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Pleiotropy in complex traits



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Hackinger, Sophie 


Genome-wide association studies (GWAS) have uncovered thousands of complex trait loci, many of which are associated with multiple phenotypes. The dedicated study of these pleiotropic effects is becoming increasingly common due to the availability of sample collections with high-dimensional phenotype data, such as the UK Biobank, and can yield important insights into the aetiology underlying complex disorders. In my PhD, I performed multi-trait analyses of medically relevant complex phenotypes to identify shared genetic factors. My first project involved a genome-wide overlap analysis of osteoarthritis (OA) and bone-mineral density (BMD), using summary statistics from two large-scale GWAS. OA and BMD are known to be inversely correlated, yet the genetics underlying this link remain poorly understood. I found robust evidence for association with OA at the SMAD3 locus, which is known to play a role in bone remodeling and cartilage maintenance. My second project aimed to elucidate the increased prevalence of type 2 diabetes (T2D) in schizophrenia (SCZ) patients. I used GWAS summary statistics of SCZ and T2D from the PGC and DIAGRAM consortia, respectively, to perform polygenic risk score analyses in three patient groups (SCZ only, T2D only, comorbid SCZ and T2D) and population-based controls. I find that the comorbid patient group have a higher genetic risk for both T2D and SCZ compared to controls, supporting the hypothesis that the epidemiologic link between these disorders is at least in part due to genetic factors. In my third project, I leveraged the correlation structure of over 274 protein biomarkers and 57 quantitative traits to perform multivariate GWAS on correlated trait clusters in a Greek isolated population. This approach uncovered several novel cis-associations not identified in single-trait GWAS, and highlights the power advantage of multivariate analysis. An important consideration for future studies will be the interpretation and follow-up of cross-phenotype associations, and the translation of these insights into clinical use.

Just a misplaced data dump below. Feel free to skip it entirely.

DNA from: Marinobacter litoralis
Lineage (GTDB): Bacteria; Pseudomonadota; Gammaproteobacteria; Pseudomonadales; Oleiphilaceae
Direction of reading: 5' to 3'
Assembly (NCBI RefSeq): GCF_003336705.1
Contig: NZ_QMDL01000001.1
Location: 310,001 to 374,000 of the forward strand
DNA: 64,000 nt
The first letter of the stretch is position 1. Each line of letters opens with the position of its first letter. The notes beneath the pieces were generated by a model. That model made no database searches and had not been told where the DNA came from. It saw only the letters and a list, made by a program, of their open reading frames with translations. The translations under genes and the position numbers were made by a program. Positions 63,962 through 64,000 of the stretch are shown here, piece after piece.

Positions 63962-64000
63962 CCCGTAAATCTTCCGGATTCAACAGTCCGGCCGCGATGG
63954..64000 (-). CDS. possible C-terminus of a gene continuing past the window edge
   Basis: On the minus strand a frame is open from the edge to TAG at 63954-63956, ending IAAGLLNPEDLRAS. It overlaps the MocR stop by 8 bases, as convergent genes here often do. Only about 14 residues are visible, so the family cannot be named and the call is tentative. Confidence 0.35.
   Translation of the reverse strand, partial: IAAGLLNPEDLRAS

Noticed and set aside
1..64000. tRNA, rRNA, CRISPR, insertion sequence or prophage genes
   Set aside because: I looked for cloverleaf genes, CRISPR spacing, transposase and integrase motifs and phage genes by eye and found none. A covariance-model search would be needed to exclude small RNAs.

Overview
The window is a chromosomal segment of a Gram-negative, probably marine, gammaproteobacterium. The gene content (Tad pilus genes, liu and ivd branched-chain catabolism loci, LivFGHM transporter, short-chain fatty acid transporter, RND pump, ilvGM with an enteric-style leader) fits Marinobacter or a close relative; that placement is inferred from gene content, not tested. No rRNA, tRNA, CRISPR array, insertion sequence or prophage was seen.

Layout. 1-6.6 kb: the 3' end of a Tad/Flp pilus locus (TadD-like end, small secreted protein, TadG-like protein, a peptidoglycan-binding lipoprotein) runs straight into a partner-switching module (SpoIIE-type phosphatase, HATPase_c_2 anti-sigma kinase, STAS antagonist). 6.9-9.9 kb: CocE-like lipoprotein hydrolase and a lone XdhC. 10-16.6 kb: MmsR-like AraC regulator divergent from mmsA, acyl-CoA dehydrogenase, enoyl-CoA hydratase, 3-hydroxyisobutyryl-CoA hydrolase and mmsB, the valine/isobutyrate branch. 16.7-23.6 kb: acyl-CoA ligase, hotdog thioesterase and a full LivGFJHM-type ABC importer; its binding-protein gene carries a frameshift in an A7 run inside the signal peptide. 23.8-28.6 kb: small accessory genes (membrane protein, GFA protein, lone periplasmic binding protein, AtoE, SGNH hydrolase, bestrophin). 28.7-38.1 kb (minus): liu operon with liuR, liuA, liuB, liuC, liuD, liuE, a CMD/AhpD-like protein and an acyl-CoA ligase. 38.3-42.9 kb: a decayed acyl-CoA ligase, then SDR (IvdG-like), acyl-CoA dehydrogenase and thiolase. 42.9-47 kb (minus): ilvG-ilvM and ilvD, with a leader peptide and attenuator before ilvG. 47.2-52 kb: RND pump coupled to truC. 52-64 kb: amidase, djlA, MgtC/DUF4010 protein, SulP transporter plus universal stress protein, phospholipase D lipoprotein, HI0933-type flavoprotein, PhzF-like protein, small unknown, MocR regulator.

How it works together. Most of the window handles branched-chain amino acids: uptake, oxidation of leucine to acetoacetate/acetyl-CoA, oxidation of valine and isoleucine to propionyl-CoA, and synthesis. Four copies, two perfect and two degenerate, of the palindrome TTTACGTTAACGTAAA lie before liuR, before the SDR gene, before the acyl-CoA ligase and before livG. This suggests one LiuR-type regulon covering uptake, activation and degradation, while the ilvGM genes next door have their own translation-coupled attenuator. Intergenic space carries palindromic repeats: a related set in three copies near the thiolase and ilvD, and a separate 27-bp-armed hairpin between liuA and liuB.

Zeggini, Eleftheria


human genetics, pleiotropy, association study, gwas, multi-trait


Doctor of Philosophy (PhD)

Awarding Institution

University of Cambridge